Detroit Red Wings coach Mike Babcock is allowed to talk to other teams in his quest to figure out where he wants to coach next season, but the man that many consider the finest coach in hockey right now won't be in charge of the Pittsburgh Penguins in 2015-16, according to Pens GM Jim Rutherford.
Rutherford told the Pittsburgh Tribune-Review that the Pens wouldn't pursue Babcock over the weekend, which coincided with what Team President/CEO David Morehouse said shortly after the Pens season ended that Rutherford and coach Mike Johnston would be back for 2015-16.
For more ways than one, it's an obvious conclusion to make. There's the evidence that Johnston did a pretty good job with the Pens until about mid-March when injuries decimated the team- and the fact that Pittsburgh lost four 2-1 games in the playoffs, despite having all those defensemen out and playing the league's best regular season team. Johnston, by any measure, deserves another season to see if his strategies and tactics can carry the Pens deep into the playoffs.
Secondly, and probably more importantly, Pittsburgh isn't a great fit for Babcock- who can cherry-pick his team. He's got the old reliable standby of Detroit, a solid club with great and stable owners. He could go to a young organization on the rise like Edmonton or Buffalo and not even have pressure to win in the playoffs for years as he builds up a potential Stanley Cup contender. Or he could sell out to the highest bidder and probably make over $5 million a year in a place like Toronto. All great options.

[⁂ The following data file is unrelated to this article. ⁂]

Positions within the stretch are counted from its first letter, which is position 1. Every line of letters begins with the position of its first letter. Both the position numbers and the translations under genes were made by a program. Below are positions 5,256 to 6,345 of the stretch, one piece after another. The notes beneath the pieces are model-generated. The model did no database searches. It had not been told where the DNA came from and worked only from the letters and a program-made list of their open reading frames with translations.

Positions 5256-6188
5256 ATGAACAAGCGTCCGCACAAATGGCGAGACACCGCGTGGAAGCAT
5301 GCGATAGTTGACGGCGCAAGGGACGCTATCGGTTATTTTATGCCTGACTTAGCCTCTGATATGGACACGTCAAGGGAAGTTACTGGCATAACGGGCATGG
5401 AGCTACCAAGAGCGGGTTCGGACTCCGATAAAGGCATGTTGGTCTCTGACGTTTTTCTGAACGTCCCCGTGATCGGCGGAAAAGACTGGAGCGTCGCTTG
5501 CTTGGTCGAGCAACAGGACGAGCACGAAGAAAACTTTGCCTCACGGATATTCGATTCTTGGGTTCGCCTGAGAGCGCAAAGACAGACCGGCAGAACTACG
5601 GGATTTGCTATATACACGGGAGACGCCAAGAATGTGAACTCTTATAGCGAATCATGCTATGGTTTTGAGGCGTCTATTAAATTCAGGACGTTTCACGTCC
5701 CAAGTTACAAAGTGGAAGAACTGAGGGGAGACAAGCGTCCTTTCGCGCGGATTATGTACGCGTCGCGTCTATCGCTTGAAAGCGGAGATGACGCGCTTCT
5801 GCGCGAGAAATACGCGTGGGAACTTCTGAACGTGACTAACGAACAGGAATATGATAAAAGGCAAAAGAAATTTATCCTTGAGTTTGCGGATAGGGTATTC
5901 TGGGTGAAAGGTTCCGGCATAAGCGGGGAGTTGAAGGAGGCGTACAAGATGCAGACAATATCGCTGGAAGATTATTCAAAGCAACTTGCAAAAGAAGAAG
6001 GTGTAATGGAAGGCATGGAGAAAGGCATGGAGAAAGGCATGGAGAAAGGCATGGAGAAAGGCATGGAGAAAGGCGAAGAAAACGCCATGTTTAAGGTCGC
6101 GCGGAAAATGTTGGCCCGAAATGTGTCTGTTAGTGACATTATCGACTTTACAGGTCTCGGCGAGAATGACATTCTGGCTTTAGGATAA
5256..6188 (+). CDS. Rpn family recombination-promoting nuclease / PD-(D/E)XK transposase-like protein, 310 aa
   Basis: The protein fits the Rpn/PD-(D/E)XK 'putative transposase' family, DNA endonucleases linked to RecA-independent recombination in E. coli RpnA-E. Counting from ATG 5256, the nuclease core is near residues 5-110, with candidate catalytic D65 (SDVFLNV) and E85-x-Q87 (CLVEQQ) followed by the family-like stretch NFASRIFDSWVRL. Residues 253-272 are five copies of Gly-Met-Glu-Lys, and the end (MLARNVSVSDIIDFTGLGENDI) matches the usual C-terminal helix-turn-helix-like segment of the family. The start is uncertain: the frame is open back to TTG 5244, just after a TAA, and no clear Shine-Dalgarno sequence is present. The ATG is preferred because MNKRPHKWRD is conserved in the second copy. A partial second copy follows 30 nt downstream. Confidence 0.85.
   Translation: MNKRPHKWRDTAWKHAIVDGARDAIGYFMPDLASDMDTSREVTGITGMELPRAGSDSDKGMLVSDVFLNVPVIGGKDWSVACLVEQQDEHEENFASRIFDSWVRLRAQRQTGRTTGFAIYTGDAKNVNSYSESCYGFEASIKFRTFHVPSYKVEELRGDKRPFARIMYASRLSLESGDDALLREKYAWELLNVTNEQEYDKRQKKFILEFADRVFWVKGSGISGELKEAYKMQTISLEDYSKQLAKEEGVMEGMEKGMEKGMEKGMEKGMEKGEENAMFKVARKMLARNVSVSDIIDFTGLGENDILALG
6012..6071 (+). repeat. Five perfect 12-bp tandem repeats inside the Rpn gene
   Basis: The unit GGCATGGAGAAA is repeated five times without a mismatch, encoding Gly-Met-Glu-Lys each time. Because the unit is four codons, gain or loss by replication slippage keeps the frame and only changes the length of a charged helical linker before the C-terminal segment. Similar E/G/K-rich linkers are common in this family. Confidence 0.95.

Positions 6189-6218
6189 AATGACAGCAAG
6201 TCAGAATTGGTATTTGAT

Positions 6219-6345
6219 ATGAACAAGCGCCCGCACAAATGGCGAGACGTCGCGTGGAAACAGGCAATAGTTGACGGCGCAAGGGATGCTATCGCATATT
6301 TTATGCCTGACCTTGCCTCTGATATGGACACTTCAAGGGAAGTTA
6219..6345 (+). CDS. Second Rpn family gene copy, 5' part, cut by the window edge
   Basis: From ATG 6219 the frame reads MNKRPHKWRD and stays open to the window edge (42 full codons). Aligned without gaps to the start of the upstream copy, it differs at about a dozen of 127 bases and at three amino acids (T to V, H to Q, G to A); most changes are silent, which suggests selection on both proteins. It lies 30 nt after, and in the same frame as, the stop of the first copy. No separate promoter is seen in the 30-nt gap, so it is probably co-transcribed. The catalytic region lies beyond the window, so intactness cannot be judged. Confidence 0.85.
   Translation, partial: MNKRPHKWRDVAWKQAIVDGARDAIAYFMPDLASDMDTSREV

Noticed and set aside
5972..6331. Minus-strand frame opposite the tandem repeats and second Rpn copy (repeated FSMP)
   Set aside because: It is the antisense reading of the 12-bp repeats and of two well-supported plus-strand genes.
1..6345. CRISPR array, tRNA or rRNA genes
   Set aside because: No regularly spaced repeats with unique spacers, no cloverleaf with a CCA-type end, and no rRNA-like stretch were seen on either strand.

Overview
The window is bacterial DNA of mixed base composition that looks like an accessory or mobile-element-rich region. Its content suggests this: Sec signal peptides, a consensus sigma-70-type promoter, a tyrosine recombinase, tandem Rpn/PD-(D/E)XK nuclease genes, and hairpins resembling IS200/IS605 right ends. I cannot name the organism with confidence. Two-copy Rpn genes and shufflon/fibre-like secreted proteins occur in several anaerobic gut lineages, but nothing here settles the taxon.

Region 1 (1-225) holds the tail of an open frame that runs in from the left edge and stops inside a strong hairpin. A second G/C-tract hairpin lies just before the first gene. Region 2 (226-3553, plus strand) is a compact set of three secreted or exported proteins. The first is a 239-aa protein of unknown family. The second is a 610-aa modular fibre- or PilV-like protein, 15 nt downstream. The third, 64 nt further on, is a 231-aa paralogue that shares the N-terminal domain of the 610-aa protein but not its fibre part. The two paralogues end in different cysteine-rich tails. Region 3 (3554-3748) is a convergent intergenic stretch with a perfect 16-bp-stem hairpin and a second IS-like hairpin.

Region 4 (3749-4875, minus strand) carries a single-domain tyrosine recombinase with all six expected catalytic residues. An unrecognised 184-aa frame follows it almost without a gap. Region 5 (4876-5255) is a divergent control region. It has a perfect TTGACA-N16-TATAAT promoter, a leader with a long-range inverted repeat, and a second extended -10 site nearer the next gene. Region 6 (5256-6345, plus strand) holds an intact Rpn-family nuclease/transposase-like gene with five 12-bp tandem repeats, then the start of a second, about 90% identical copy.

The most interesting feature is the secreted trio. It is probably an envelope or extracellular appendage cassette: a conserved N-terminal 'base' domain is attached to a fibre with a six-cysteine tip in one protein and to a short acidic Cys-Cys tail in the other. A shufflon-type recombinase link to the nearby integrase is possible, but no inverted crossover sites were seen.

Pittsburgh's only drawing card for Babcock is that the coach is quite fond of Sidney Crosby, who he knows, loves and respects from the duo's successful time together in the 2010 and 2014 Olympics. However one player alone isn't a good enough draw for a coach with more more attractive (and lucrative) opportunities available.
So the Pens will stick with Johnston, as they probably should have anyways.